Posts Tagged ‘Ornithology’

Male blackbirds intent on protecting turf: Bicyclists, pedestrians report attacks; experts blaming feisty males

June 23, 2008

There’s a predator lurking in Chicago-area bushes these days. He strikes from behind, when victims are least aware. And the worst part, says ornithologist Doug Stotz: He could be almost anywhere.

Nesting season is in full swing for the red-winged blackbird, making the males extremely aggressive. Walk or bike too close to one’s nest and expect to hear its high, menacing squawk overhead. Then comes the peck-peck-peck on your head, victims say, or claws rustling your hair.

It happened to Holly Grosso. The businesswoman was on her cell phone, walking along West Grand Avenue near Rockwell Street on Wednesday, when the bird—dubbed “Hitchcock” by area workers—made its move.

“Something just came down, pecked me in the head, took my hair and started flying away,” she said. “It’s so bizarre. It’s this little bird.”

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Marriage Crises In Blue Tits Are Probably Caused By Other Females

May 26, 2008

Divorce is widespread, not only in humans, but also in socially monogamous birds like the blue tit. Behavioural ecologists Mihai Valcu and Bart Kempenaers from the Max Planck Institute for Ornithology in Seewiesen found divorce rates of up to 50% in a long-term study of this species. But why do partners split up? To answer this question, it helps to know who suffers and who benefits from the separation.

Previous studies on small passerine birds, such as blue tits, have shown that females do better after divorce. This is because they had more offspring with a new partner. “These findings have led to the suggestion that the females should take the initiative to leave their partner”, says Bart Kempenaers, Director of the Department Behavioural Ecology and Evolutionary Genetics at the Max Planck Institute for Ornithology in Seewiesen.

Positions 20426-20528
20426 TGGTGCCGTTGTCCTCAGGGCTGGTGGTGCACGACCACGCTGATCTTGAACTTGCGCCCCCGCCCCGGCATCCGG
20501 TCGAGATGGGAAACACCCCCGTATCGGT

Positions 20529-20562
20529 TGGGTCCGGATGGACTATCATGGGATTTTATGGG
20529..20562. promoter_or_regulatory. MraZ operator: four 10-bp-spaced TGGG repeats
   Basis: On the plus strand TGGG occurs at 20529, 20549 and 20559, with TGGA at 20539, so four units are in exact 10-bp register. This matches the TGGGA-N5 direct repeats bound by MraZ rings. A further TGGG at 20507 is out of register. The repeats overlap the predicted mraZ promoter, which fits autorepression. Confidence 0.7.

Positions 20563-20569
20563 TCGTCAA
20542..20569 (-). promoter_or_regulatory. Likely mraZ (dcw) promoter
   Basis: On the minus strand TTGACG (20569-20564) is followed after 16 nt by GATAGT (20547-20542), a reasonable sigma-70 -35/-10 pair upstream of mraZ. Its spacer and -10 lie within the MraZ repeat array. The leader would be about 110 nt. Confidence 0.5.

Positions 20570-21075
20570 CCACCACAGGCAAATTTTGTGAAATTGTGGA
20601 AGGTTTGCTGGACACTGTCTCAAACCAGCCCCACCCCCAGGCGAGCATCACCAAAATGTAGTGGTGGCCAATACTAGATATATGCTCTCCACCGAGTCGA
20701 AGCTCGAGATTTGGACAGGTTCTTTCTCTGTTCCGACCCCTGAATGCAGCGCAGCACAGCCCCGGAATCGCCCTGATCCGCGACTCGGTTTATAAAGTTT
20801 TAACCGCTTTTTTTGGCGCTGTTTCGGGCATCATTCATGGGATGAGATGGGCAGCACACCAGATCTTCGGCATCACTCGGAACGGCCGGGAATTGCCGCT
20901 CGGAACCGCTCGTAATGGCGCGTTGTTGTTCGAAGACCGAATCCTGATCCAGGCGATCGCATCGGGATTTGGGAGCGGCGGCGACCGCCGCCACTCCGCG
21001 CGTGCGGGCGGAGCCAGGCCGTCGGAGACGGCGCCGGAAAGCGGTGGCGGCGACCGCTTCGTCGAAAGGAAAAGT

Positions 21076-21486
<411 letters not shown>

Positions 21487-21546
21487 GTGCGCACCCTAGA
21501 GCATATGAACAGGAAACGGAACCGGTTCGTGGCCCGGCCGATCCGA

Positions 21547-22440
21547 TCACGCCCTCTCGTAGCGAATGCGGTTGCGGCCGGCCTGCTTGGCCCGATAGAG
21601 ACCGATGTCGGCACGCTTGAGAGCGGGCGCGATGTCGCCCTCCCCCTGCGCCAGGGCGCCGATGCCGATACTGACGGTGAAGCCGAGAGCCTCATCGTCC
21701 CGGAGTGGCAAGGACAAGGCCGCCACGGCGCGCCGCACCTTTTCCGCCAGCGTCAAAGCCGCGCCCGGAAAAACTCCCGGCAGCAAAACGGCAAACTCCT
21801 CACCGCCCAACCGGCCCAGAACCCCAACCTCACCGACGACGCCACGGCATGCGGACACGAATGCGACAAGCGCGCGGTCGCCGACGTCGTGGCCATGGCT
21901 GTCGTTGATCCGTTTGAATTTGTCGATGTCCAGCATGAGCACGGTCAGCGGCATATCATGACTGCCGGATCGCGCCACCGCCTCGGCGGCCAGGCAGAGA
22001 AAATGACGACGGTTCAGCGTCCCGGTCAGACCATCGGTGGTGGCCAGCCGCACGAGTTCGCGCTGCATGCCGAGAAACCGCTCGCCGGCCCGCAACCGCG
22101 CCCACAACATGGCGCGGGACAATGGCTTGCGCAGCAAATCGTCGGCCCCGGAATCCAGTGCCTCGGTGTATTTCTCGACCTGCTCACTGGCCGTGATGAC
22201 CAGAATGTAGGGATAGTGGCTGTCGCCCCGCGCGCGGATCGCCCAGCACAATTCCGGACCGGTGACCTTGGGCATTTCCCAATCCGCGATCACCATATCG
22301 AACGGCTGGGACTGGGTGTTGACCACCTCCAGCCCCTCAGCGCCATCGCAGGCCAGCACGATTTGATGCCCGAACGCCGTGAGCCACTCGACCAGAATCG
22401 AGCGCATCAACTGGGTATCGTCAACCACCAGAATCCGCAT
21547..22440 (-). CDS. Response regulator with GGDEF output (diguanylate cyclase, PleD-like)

In their study however, Kempenaers and his colleague Mihai Valcu obtained evidence that the increased reproductive success of divorced females may not be caused by getting a better partner, but by leaving the previous home and moving to a better place. Such breeding dispersal is common in females, in contrast to males, who rarely leave their territory after a divorce.

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British Birds Adapt to Changing Climate

May 9, 2008

Climate change threatens many animals — but with any luck, some will handle weather shifts with as much aplomb as Parus major, a colorful songbird also known as the great tit.

In a study published today in Science, ornithologists from the University of Oxford tracked the egg-laying times of great tits in Wytham, England. Since the mid-1970s, temperatures in Wytham have risen steadily, hastening the start of spring by two weeks. The birds have followed suit, timing their breeding to coincide with earlier hatches of their favorite food source, a species of moth caterpillar.

The birds’ adaptation appears to be based in what’s known as phenotypic plasticity — the ability of a creature to respond to changes in its environment — rather than natural selection favoring birds with earlier breeding times.

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